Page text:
In the era of busy bragging, scheduling rest stops can feel more like a detour. We convince ourselves that we simply do not have the disposable time available to focus on our health.
In her latest post, Grokker CEO Lorna Borenstein urged us to make it personal. As Lorna tells us, “By making employees and their families the focal point of your company, you create a community.”
Numerous studies have shown that social support plays a key role in both health and overall happiness. A January study found that people who feel socially connected to family or friends have lower health risks. Researchers found that socially-integrated teens were 48 percent less likely to be obese, and older adults who were socially integrated were 54 percent less likely to develop high blood pressure.
Karl’s co-workers have noticed that he hasn’t been himself lately. Once collaborative, energetic, and deadline-driven, Karl now snaps at people in meetings, is lethargic, and requires multiple reminders to submit his reports. He always seems to be watching the clock, yet constantly complains about feeling like he doesn’t have enough time in the day to get everything done.
Karl is exhibiting classic signs of burnout. Coined in the 1970s by the psychologist Herbert Freudenberger, there is no single, widely accepted definition of burnout1. However, it’s become a fairly widespread modern malady, due in part to our always-on culture.
The modern office is full of nutritional minefields: Donuts on Monday morning, unlimited candy jars, cake on Sarah’s birthday ... (and it seems like it’s always someone’s birthday).
Employees with poor nutritional balance report 21% more sick-related absences and 11% lower productivity than healthier colleagues. Better nutrition means more time on the job and more alert and focused employees. It’s good business to make sure your employees are fueled well for work, but it’s not always easy to convince them to make healthy food choices.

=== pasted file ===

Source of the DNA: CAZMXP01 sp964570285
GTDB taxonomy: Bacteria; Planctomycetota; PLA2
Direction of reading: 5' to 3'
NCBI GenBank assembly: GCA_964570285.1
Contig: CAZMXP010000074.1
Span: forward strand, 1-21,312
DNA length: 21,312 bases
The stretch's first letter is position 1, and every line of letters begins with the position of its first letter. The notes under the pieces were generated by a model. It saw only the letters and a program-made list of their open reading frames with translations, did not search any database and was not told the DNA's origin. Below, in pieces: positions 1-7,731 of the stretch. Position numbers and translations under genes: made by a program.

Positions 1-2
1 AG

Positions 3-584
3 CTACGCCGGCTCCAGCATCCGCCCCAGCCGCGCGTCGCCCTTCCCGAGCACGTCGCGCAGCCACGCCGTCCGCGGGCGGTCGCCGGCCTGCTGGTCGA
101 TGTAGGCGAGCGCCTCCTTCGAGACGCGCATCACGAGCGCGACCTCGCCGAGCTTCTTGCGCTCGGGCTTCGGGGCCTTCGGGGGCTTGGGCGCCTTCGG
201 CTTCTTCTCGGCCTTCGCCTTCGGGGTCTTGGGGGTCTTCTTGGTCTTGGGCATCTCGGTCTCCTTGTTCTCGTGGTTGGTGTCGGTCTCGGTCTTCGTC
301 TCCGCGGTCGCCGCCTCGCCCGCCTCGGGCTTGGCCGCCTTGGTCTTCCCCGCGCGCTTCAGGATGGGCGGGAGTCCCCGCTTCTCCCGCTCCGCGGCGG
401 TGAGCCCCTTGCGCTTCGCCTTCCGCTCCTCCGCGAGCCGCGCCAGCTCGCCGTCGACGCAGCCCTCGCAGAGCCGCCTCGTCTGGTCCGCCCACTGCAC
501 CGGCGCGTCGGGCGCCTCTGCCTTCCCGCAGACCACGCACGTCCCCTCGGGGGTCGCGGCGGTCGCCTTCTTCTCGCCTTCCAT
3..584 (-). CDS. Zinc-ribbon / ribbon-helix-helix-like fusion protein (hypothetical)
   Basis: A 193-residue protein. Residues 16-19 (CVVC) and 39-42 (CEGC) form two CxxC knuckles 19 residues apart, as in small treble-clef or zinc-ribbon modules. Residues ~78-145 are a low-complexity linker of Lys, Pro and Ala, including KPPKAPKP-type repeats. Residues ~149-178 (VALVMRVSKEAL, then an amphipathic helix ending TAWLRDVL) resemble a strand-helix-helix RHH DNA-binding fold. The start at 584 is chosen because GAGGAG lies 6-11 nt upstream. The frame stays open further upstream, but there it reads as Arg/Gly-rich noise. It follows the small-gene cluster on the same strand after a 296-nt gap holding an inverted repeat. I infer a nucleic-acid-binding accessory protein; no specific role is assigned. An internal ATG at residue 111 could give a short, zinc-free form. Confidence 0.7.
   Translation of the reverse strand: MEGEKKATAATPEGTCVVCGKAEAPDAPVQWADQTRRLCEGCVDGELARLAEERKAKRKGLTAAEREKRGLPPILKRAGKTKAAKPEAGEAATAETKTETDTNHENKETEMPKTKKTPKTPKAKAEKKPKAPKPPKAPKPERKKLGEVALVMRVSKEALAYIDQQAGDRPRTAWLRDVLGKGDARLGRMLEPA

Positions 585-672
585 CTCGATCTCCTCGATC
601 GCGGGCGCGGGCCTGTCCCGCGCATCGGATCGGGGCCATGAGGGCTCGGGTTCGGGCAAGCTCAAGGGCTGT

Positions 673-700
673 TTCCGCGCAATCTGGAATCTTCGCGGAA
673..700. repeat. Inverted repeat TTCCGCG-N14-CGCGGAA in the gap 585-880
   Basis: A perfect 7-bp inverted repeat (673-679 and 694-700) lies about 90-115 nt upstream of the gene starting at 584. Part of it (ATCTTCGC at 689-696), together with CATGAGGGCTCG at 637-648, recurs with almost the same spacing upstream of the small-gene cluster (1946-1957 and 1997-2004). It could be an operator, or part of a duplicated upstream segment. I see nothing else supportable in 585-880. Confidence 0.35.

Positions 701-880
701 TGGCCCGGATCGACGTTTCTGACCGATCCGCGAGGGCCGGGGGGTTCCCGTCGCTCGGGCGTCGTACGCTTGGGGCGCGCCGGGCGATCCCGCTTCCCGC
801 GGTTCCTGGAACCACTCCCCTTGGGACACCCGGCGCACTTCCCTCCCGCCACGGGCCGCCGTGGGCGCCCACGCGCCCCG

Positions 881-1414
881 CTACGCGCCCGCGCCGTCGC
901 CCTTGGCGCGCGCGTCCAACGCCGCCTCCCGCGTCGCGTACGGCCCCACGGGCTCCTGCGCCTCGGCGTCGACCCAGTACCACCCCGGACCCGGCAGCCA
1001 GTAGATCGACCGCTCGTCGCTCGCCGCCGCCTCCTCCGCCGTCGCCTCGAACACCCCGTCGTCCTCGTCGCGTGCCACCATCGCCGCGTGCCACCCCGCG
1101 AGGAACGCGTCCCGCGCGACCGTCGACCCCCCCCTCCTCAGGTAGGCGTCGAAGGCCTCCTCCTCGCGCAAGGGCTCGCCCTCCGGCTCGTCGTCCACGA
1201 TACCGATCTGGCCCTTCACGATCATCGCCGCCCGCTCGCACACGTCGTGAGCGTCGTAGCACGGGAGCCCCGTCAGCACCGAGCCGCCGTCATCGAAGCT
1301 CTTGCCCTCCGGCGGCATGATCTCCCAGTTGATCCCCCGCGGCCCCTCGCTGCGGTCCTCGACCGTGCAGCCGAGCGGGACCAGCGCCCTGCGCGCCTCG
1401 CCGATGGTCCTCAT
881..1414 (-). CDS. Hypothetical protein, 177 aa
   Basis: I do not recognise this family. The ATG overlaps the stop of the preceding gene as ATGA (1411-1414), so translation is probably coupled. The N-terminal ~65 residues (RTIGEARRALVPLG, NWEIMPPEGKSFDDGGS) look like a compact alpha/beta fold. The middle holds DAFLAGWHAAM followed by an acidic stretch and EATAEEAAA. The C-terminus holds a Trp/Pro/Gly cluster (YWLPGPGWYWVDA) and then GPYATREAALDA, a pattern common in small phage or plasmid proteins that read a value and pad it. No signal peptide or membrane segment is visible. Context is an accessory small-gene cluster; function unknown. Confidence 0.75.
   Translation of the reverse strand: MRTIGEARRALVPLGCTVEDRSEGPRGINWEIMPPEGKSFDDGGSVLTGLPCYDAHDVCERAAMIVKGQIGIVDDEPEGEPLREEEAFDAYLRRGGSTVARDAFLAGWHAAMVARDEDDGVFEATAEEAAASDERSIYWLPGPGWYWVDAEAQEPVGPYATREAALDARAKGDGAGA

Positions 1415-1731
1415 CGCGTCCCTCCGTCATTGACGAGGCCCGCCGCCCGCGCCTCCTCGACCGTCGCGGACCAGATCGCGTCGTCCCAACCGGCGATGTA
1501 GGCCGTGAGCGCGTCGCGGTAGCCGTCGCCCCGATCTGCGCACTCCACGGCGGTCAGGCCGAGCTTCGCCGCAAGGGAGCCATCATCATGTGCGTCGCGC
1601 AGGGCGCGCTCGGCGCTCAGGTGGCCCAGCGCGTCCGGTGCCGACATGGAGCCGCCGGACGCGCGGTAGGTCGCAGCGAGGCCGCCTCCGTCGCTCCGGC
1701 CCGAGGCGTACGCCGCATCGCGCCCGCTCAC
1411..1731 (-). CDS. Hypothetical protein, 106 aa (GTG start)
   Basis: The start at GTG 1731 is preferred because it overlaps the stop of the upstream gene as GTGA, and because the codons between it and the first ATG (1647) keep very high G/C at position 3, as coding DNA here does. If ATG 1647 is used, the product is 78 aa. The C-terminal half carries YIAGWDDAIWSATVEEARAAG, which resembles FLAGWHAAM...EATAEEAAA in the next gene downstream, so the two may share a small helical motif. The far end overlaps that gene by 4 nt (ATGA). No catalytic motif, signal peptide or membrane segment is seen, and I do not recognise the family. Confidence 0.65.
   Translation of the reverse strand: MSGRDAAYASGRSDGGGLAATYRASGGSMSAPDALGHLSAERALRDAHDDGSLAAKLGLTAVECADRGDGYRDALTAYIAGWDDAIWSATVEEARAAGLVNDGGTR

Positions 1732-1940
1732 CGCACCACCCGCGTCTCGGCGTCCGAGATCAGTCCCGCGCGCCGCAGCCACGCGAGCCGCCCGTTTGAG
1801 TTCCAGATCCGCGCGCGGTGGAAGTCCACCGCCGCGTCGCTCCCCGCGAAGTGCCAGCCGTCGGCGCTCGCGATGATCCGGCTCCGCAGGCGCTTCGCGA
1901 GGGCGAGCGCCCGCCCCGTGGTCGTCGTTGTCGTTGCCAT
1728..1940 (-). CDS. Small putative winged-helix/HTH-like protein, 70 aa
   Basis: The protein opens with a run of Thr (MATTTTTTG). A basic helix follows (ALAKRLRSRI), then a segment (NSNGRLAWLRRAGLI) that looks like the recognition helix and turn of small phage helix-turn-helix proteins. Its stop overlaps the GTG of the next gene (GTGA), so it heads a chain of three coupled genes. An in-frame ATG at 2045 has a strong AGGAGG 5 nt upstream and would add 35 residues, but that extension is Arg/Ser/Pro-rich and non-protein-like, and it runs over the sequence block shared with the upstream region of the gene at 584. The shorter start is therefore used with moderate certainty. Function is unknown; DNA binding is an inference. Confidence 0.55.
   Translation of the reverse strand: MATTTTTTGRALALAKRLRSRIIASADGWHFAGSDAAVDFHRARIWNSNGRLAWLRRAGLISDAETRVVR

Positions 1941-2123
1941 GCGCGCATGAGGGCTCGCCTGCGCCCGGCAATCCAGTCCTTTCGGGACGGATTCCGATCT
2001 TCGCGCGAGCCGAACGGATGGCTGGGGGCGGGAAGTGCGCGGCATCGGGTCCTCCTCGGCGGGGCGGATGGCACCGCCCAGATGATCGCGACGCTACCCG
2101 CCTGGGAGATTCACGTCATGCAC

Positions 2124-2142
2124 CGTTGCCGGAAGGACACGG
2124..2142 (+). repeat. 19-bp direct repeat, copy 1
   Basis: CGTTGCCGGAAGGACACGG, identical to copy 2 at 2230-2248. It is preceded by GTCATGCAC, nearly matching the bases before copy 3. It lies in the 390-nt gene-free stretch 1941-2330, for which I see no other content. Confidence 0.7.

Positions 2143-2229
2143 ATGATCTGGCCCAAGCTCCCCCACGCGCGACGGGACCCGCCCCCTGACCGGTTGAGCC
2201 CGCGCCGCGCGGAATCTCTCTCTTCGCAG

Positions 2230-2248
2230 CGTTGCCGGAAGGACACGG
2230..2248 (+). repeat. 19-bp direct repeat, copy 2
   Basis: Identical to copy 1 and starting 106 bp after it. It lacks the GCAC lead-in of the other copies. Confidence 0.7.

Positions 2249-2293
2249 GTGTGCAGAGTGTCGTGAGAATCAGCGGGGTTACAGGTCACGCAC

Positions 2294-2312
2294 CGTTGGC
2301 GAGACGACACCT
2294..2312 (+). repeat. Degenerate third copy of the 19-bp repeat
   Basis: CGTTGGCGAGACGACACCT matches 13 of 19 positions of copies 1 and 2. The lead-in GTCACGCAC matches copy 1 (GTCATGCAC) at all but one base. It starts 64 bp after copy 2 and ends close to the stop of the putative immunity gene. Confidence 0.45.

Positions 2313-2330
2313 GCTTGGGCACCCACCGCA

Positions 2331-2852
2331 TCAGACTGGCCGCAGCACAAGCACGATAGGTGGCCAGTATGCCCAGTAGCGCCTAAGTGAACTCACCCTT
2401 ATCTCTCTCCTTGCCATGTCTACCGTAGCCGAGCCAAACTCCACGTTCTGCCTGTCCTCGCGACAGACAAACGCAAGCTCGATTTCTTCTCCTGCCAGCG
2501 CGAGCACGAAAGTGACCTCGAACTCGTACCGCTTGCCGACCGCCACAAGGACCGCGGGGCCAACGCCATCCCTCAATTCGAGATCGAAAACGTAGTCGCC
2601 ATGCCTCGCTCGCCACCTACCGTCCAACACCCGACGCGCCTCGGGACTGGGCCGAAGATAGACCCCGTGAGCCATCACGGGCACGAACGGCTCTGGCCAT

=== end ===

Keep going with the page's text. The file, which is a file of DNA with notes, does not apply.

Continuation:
Here are six tips to get your employees’ nutrition moving in the right direction:
The old saying “my job is killing me” may really be true. New studies featured by Harvard Business School in “The Relationship Between Workplace Stressors and Mortality and Health Costs in the United States” by Joel Goh, show stress at work is responsible for about $190 billion in healthcare costs in the United States.*
Every single year, there are at least 450 million days of missed work for full-time workers. The result? Lost revenue, to the tune of billions, and increased stress for workers and business owners, who all suffer under the weight of the sickening side-effects of stress induced illness in the workplace. Issues such as high-blood pressure, mental illness, drug abuse, alcoholism, and other stress created illnesses plague the American workplace.
Reap the rewards of a culture of wellness in the workplace.
Every disruption has its upside, and in today’s workplace, that’s good news since change is the mantra being heard from every sector of business. But embracing change is quite challenging for most managers and business owners. How do you please the Millennials, who comprise more than one of three in the workforce, and also offer something worthwhile that will benefit all members of your staff? Businesses are realizing the importance of an amazing culture but the reality is that most are still not getting it right.
At Grokker, we want to give everyone the tools necessary to lead a healthier and happier life. And we’ve found that your employers want that for you too! We’ve created Grokker for Enterprise, a comprehensive wellness program to make it easy for your employer to bring all the benefits of Grokker to their entire employee base.
If you and your colleagues would benefit from Grokker for Enterprise - now’s the time to raise your hand! Enter our #GrokkerAtWork contest and your company could win 50% off their Grokker for Enterprise plan.